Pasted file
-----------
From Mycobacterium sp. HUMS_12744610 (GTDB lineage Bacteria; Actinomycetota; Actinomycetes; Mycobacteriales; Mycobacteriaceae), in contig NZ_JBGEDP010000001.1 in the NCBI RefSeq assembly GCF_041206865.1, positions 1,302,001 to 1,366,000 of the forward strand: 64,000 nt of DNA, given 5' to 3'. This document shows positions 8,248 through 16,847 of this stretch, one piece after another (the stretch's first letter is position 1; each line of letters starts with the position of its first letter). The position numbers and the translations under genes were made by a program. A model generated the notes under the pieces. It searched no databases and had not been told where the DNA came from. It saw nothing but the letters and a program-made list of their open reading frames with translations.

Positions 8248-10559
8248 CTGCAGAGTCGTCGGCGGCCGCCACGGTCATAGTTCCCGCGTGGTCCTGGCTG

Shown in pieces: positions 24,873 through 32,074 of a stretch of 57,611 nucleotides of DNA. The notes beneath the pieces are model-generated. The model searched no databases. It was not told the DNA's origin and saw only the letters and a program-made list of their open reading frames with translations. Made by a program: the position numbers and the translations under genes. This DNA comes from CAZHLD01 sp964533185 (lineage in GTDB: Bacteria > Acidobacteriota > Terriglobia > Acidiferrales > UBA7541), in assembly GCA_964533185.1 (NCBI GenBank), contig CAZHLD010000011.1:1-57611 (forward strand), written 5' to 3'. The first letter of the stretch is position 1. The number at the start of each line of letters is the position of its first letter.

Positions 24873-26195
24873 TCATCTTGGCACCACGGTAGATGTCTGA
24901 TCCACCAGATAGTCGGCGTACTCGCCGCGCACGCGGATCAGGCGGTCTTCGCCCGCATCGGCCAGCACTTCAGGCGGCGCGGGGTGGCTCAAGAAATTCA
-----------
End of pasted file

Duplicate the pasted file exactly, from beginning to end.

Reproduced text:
From Mycobacterium sp. HUMS_12744610 (GTDB lineage Bacteria; Actinomycetota; Actinomycetes; Mycobacteriales; Mycobacteriaceae), in contig NZ_JBGEDP010000001.1 in the NCBI RefSeq assembly GCF_041206865.1, positions 1,302,001 to 1,366,000 of the forward strand: 64,000 nt of DNA, given 5' to 3'. This document shows positions 8,248 through 16,847 of this stretch, one piece after another (the stretch's first letter is position 1; each line of letters starts with the position of its first letter). The position numbers and the translations under genes were made by a program. A model generated the notes under the pieces. It searched no databases and had not been told where the DNA came from. It saw nothing but the letters and a program-made list of their open reading frames with translations.

Positions 8248-10559
8248 CTGCAGAGTCGTCGGCGGCCGCCACGGTCATAGTTCCCGCGTGGTCCTGGCTG

Shown in pieces: positions 24,873 through 32,074 of a stretch of 57,611 nucleotides of DNA. The notes beneath the pieces are model-generated. The model searched no databases. It was not told the DNA's origin and saw only the letters and a program-made list of their open reading frames with translations. Made by a program: the position numbers and the translations under genes. This DNA comes from CAZHLD01 sp964533185 (lineage in GTDB: Bacteria > Acidobacteriota > Terriglobia > Acidiferrales > UBA7541), in assembly GCA_964533185.1 (NCBI GenBank), contig CAZHLD010000011.1:1-57611 (forward strand), written 5' to 3'. The first letter of the stretch is position 1. The number at the start of each line of letters is the position of its first letter.

Positions 24873-26195
24873 TCATCTTGGCACCACGGTAGATGTCTGA
24901 TCCACCAGATAGTCGGCGTACTCGCCGCGCACGCGGATCAGGCGGTCTTCGCCCGCATCGGCCAGCACTTCAGGCGGCGCGGGGTGGCTCAAGAAATTCA